Why Ugandans top as Kenya main tourists source market

Thursday April 20 2017
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An overview of the Central Business of Nairobi City. KTB assistant regional manager Fiona Ngesa says Ugandans travel to Kenya for holiday followed by business and conferences, mainly in Nairobi. Courtesy photo

Uganda is one of Kenya’s top tourist source markets from Africa, and with a huge potential to post more arrivals into the country. Figures provided by the Kenya Tourism Board (KTB) indicate that at the close of 2016, the market recorded a remarkable growth of 75.7 per cent increase in air arrivals closing at 51,023 up from 29,038 recorded in 2015 exclusive of cross border arrivals.
While making a presentation in Kampala, KTB’s chief executive officer (CEO), Dr Betty Radier said one of the factors contributing to the growth of Ugandan tourists to Kenya is that Uganda has much lower barriers to travel as compared to other key markets.

One of the contributing factors for the growth was a consumer campaign in Uganda from March to June last year that generated 15 million impressions on social network platforms of Facebook, Twitter and Instagram under the campaing dubbed ‘Tugende Kenya’ spearheaded to interest more Ugandans in visiting Kenya. “An East Africa media familiarisation trip undertaken in April 2016 under Midterm strategic Plan (MSP) created a lot of interest and awareness and a Return on Investment (ROI) of approximately Kshs14 million (about Shs500m). The Kenya coast is also highly favoured for relaxation while Nairobi remains popular for business, shopping and social scenes,” Dr Radier explains.
One of the business operators at the coast, Titus Kangangi, the CEO of Diani Reef Beach Resort & Spa, attests that Diani, on the south coast of Mombasa, remains one of the favourite destinations for Ugandans owing to beach weddings.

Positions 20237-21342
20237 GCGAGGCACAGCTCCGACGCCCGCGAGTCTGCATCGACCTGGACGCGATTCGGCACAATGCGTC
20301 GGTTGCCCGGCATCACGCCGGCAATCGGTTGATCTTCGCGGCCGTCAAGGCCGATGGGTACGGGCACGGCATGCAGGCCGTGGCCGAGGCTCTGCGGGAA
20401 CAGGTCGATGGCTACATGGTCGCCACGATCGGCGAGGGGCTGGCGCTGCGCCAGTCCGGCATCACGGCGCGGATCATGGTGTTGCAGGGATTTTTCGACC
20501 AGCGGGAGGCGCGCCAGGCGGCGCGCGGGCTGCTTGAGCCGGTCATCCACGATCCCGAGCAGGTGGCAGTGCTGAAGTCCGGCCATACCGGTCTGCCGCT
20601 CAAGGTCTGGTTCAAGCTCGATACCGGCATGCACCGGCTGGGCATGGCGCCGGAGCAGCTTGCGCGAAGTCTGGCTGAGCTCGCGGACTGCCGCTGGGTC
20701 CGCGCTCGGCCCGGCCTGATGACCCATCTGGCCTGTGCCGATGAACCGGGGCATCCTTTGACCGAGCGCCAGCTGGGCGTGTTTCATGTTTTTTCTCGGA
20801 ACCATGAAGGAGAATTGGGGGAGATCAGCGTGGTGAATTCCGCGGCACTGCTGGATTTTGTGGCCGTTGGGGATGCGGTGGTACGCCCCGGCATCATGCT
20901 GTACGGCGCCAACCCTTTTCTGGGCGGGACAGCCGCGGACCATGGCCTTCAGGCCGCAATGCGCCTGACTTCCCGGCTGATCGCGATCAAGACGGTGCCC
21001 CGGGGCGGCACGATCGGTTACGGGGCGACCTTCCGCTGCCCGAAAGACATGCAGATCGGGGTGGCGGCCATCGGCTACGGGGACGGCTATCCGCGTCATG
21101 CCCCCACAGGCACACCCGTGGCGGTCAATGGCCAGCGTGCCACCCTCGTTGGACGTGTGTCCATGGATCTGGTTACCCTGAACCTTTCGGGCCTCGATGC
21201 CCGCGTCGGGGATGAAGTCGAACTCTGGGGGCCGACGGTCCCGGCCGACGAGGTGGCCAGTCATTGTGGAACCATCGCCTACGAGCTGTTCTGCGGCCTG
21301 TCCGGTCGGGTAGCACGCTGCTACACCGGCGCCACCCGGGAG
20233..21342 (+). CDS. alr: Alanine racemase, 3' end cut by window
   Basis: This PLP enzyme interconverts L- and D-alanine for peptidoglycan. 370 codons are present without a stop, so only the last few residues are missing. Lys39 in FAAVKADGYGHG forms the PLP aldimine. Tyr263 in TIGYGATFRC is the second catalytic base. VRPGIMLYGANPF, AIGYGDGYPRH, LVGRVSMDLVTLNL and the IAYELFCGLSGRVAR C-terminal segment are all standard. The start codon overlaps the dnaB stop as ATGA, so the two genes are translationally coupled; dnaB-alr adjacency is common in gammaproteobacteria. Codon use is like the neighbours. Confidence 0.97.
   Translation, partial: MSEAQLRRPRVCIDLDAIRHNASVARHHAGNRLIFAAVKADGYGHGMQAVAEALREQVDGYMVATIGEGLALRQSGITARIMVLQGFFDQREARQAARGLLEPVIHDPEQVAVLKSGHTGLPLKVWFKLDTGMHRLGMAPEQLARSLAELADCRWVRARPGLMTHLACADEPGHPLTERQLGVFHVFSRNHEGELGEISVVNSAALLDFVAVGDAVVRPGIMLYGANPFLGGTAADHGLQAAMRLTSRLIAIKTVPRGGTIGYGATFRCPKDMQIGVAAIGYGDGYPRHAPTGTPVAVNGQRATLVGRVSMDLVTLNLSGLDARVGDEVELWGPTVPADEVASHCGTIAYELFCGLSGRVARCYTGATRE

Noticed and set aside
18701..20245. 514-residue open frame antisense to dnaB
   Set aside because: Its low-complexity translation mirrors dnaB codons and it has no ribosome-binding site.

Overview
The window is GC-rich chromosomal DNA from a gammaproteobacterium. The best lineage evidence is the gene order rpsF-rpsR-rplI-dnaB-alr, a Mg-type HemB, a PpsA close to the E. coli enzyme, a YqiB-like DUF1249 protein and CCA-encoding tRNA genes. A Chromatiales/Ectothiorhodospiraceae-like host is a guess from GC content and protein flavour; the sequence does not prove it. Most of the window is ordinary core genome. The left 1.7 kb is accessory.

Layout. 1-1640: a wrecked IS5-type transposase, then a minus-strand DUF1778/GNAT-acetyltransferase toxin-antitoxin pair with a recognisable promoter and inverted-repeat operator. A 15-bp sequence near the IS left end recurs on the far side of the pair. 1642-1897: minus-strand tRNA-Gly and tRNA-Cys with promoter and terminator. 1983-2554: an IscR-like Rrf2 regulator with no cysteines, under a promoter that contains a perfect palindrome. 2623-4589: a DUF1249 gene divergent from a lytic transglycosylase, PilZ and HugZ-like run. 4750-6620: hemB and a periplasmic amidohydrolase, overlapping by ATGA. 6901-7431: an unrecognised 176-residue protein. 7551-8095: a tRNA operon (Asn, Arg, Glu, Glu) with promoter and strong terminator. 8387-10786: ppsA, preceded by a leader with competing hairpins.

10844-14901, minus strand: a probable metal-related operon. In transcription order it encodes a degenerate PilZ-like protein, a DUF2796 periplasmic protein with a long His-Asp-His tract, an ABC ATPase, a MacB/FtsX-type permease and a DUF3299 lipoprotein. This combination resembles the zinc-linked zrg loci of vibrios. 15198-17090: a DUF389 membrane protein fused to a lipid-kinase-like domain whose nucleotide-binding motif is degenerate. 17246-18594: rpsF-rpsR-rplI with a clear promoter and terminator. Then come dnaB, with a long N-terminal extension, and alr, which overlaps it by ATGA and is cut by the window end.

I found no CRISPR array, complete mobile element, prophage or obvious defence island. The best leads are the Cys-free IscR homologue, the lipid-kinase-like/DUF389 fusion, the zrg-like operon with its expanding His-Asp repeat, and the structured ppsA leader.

“Uganda is a very important source market for us and that is why we take part in expos like the Pearl of Africa Tourism Expo (POATE). We would like to further grow our numbers. Ugandans are fun-loving and we are marketing beach weddings to them, especially in Diani which has been rated as the best beach destination in Africa,” Kangangi explains.
He adds: “After attending the Pearl of Africa Tourism Expo in 2015, as Diani Reef, we have hosted groups that have come for weddings and military training and hosted all the Ugandan military troupe. We hosted more than 300 Ugandans as a unit that year and the number keeps growing. I know more Ugandans stayed in other facilities on the coast.”

KTB assistant regional manager Fiona Ngesa says Ugandans travel to Kenya for holiday followed by business and conferences, mainly in Nairobi. Shopping is growing steadily with Two Rivers Malls, one of the biggest malls in Africa.
And bizarre as it may sound, Ms Ngesa also lists medical tourism as also growing with Uganda making up 28 per cent of total medical tourists travelling to Kenya.
During the opening of the POATE dinner, Uganda’s Prime Minister, Ruhakana Rugunda, said many Ugandans dream of visiting Kenya in their lifetime and called for a need for Kenyans to reciprocate by visiting Uganda.

Mombasa is a favourite destination for many because of its spectacular sandy beaches, rare marine life, diverse wildlife and a rich cultural heritage with a wide offering of activities for all ages, and beautiful weather all year round.